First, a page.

You will need to put in place an agreement (called a ‘Security Agreement’) with your customer. This agreement will spell out the terms of the PPS Act arrangements that are to operate between you and your customer. This agreement must be in writing and must be either signed or must be adopted or accepted by your customer.
The Security Agreement must also adequately identify and describe the goods supplied. Goods can be described as goods of a certain class. The classes of goods available are specified under the PPS Act. You may, for example, register your interests in the class of ‘any other goods supplied’.
16. How do I go about putting in place a Security Agreement with my customers?
Your trading terms can be crafted into a Security Agreement. Accordingly, you should arrange to update your current Trading Terms to include new ROT and PPS Act clauses. These clauses should include an acknowledgement by your customers of the existence of a Security Agreement and should set out the details of the arrangements for registering security interests on the PPS Register.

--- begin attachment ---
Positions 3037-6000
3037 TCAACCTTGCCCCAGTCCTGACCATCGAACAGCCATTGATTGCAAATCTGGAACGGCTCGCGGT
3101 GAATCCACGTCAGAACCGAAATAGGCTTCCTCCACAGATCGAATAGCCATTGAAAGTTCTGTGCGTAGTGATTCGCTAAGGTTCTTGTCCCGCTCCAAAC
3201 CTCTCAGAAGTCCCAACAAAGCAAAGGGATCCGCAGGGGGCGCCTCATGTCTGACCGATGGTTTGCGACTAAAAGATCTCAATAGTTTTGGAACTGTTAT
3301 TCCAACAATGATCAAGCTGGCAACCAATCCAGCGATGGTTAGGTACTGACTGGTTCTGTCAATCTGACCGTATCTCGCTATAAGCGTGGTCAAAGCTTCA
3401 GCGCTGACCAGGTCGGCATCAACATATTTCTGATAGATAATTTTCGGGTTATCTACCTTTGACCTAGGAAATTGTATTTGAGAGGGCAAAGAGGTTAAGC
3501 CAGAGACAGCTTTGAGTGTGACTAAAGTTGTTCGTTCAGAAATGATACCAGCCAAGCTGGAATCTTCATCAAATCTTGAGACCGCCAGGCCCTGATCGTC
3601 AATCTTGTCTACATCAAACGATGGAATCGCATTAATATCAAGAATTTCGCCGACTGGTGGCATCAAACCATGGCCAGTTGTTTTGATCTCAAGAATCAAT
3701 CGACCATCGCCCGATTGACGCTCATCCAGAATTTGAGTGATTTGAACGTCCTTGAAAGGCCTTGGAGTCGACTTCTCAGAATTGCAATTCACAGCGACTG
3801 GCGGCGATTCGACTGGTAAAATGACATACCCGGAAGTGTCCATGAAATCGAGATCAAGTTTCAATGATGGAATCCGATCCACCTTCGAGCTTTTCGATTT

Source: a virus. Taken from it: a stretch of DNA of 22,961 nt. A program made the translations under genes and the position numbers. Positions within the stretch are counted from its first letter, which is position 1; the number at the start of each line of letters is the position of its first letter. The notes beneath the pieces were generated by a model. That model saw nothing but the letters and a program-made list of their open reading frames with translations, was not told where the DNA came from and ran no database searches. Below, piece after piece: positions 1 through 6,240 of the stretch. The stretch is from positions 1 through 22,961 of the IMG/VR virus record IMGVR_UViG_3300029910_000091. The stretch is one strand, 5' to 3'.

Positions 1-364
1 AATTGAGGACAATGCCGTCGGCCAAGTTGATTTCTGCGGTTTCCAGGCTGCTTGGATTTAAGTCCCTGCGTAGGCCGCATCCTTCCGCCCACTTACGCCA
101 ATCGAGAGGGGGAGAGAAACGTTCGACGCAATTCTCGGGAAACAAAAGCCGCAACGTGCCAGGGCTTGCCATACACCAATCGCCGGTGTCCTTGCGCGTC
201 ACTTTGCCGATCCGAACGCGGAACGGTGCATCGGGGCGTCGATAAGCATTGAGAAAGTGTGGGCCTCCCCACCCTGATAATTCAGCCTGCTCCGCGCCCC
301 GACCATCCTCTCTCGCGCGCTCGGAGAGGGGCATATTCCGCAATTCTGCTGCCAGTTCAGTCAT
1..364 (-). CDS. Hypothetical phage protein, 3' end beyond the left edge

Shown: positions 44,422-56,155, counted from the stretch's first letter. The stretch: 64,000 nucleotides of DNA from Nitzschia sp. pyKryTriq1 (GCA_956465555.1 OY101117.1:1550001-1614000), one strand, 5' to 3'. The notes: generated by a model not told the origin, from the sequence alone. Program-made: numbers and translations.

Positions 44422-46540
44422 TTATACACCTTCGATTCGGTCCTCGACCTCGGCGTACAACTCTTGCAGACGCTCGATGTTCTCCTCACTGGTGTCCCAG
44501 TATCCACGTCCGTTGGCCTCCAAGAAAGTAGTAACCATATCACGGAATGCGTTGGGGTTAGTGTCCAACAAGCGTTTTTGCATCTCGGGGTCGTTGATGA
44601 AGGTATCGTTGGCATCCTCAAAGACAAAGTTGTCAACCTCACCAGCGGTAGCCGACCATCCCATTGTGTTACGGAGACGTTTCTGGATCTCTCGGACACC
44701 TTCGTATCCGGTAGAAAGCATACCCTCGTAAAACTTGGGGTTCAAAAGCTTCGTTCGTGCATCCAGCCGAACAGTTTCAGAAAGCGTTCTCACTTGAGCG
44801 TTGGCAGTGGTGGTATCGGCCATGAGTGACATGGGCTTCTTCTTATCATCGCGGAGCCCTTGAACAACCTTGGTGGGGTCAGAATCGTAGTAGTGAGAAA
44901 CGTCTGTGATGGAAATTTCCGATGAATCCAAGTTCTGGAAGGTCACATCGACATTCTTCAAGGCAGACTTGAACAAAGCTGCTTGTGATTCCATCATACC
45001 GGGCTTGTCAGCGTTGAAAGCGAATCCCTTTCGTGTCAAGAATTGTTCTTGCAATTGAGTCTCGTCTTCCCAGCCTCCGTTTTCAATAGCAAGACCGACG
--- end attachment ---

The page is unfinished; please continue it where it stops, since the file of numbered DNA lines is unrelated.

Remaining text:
You should then send each of your customers a copy of the new terms together with a letter explaining the new arrangements and asking for their consent to the new terms.
Given the number of recent changes in consumer protection legislation such as the introduction on 1 January 2011 of the Australian Consumer Law and the repeal of the Trade Practices Act 1974, you may wish to take the opportunity to update the rest of your Trading Terms.
Your customers can consent to the new terms by some act such as signing an acknowledgement form either in writing or electronically or by signing invoices or consignment documents that incorporate the terms before they take possession of the goods.
17. What do I do after the Customer agrees to enter into a Security Agreement with me?
You should lodge a notice in the prescribed form (called a ‘Financing Statement’) on the PPS Register, that details your interests in your customer’s goods.